Since 2008, Spain has actively participated in the international coordination of joint reform initiatives such as the response to the financial and economic crisis (as one of the leading EU member states, and as a guest at the G-20 summits held in Washington, London, Pittsburg and Toronto). It has participated in international forums and actions responding to challenges such as climate change (including the 2009 Copenhagen summit), energy supply, illegal migration (in part through bilateral agreements in Northern Africa), global terrorism (mainly through transatlantic relations), and peacekeeping (with Spanish troops deployed as a part of UN, NATO and CFSP missions in Afghanistan, Bosnia-Herzegovina, Lebanon, Somalia, and until 2009, Kosovo). This international engagement was particularly active during the second half of 2009 and the first half of 2010, coinciding with the preparation for and exercise of the country’s EU Council presidency.
In recent years, the Spanish government has actively favored a multilateralist approach, but has also pursued a specific set of goals through its international cooperation (including economic development in the poorest countries of Latin America and Africa, institutional strengthening of weak states, a death penalty moratorium, gender parity, access to water, etc.). This broad agenda is among the current government’s most prominent priorities, and after several years of increases in spending on bilateral and multilateral initiatives, Spain reached its highest level ever in international development aid during 2008 and 2009 (around €5 billion, or 0.45% of its GDP), the seventh-highest level of aid among the world’s donor countries according to the OECD annual report. In some initiatives (such as humanitarian aid after the 2010 Haiti and Chile earthquakes, or the United Nations Development Fund for Women) Spain is even the world leader. However, despite Spain’s relatively recent democratization and the high international reputation of its transition to democracy, the country is not particularly active in supporting democracy abroad or in adopting a hard-line behavior vis-à-vis authoritarian regimes.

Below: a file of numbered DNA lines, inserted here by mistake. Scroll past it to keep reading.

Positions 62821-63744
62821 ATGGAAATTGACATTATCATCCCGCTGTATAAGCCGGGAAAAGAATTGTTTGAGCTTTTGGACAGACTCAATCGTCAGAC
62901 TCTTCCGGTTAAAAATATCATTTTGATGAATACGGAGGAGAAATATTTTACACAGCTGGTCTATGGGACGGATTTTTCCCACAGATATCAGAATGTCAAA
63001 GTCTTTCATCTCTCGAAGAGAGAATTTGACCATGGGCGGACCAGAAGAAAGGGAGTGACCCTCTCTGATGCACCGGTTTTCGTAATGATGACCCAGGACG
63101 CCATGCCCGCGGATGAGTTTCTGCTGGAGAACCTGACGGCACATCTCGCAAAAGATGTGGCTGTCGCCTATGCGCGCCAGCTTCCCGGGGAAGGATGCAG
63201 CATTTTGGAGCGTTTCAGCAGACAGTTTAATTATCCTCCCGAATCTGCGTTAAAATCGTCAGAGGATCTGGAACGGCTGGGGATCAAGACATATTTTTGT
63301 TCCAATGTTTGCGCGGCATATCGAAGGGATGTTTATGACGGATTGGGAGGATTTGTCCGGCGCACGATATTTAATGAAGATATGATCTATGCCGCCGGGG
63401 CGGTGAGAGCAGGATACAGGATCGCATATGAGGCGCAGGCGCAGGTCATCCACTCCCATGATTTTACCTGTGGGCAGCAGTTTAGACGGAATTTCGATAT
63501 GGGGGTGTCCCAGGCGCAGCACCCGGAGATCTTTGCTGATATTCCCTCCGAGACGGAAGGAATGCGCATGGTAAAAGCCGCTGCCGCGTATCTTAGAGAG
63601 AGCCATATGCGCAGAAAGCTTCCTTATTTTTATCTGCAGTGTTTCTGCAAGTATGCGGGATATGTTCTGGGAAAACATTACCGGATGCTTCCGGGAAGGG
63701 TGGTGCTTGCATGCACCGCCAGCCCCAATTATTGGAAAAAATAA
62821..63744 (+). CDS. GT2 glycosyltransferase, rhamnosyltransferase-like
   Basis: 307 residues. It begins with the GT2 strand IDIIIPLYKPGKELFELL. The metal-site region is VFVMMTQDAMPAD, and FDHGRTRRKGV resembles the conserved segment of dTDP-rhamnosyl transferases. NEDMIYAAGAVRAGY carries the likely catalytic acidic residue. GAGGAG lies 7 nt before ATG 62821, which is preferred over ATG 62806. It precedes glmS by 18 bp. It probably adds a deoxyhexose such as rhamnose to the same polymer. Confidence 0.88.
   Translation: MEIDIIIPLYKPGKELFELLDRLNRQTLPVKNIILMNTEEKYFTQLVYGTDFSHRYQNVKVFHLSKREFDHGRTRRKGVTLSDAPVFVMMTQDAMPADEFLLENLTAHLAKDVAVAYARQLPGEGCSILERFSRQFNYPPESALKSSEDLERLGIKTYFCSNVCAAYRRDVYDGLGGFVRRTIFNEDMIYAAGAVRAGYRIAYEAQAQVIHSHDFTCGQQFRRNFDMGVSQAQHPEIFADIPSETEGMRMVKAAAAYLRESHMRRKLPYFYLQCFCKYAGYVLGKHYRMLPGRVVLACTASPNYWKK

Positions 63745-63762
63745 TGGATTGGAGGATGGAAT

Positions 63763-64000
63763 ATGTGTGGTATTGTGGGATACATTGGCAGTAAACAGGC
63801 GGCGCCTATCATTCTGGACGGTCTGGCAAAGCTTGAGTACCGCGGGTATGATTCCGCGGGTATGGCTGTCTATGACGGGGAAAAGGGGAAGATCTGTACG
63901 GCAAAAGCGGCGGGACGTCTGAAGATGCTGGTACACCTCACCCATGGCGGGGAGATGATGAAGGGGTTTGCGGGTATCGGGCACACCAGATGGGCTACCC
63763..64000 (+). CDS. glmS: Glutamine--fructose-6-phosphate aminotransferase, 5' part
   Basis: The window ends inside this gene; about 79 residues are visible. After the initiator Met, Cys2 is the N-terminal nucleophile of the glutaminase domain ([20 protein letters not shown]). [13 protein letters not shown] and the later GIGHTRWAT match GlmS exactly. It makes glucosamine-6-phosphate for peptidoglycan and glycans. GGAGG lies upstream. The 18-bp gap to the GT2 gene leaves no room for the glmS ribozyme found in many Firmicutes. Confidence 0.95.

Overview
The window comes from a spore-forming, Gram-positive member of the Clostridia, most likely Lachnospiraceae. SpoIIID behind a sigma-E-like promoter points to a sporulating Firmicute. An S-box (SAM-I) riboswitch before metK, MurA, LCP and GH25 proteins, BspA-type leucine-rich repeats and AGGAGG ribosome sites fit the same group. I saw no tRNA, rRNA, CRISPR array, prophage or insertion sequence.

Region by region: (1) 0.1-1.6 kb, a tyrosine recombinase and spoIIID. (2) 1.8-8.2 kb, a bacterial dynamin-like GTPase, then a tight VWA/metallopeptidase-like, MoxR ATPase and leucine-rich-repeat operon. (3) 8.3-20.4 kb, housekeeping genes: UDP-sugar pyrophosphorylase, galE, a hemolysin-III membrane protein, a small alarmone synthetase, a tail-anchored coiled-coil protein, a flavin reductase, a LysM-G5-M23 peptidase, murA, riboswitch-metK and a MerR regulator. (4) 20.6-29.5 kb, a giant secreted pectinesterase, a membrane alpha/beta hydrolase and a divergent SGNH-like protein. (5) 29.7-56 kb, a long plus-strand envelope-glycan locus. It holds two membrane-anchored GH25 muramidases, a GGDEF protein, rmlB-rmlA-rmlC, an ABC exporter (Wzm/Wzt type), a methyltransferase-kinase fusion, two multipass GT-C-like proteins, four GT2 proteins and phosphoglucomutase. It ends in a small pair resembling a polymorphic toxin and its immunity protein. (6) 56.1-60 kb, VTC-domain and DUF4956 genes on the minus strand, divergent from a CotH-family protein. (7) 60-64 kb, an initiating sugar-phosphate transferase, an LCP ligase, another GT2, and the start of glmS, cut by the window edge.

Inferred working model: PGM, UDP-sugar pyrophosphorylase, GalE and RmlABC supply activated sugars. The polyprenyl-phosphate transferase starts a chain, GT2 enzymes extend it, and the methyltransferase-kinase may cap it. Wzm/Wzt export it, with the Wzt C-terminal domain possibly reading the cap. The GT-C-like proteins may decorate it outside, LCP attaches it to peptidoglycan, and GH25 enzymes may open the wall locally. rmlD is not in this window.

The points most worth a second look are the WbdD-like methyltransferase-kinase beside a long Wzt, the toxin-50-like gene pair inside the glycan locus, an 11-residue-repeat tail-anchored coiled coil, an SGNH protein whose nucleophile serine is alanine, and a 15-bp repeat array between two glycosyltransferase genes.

At the diplomatic level, Spain cosponsors the UN-affiliated “Alliance of Civilizations“ initiative, and generally acts as a medium-sized world power with global interests, although these are concentrated in the Western Mediterranean and Latin America. In the latter region, Spain takes advantage of its cultural, historical and more recent economic and business links (institutionalized today in the Ibero-American Summits), playing a fundamental role as a bridge between the European Union and Latin America.
-OECD Development Aid Committee Report “Development Aid at its highest level ever in 2008”
-UNIFEM’s 2009-2010 annual report,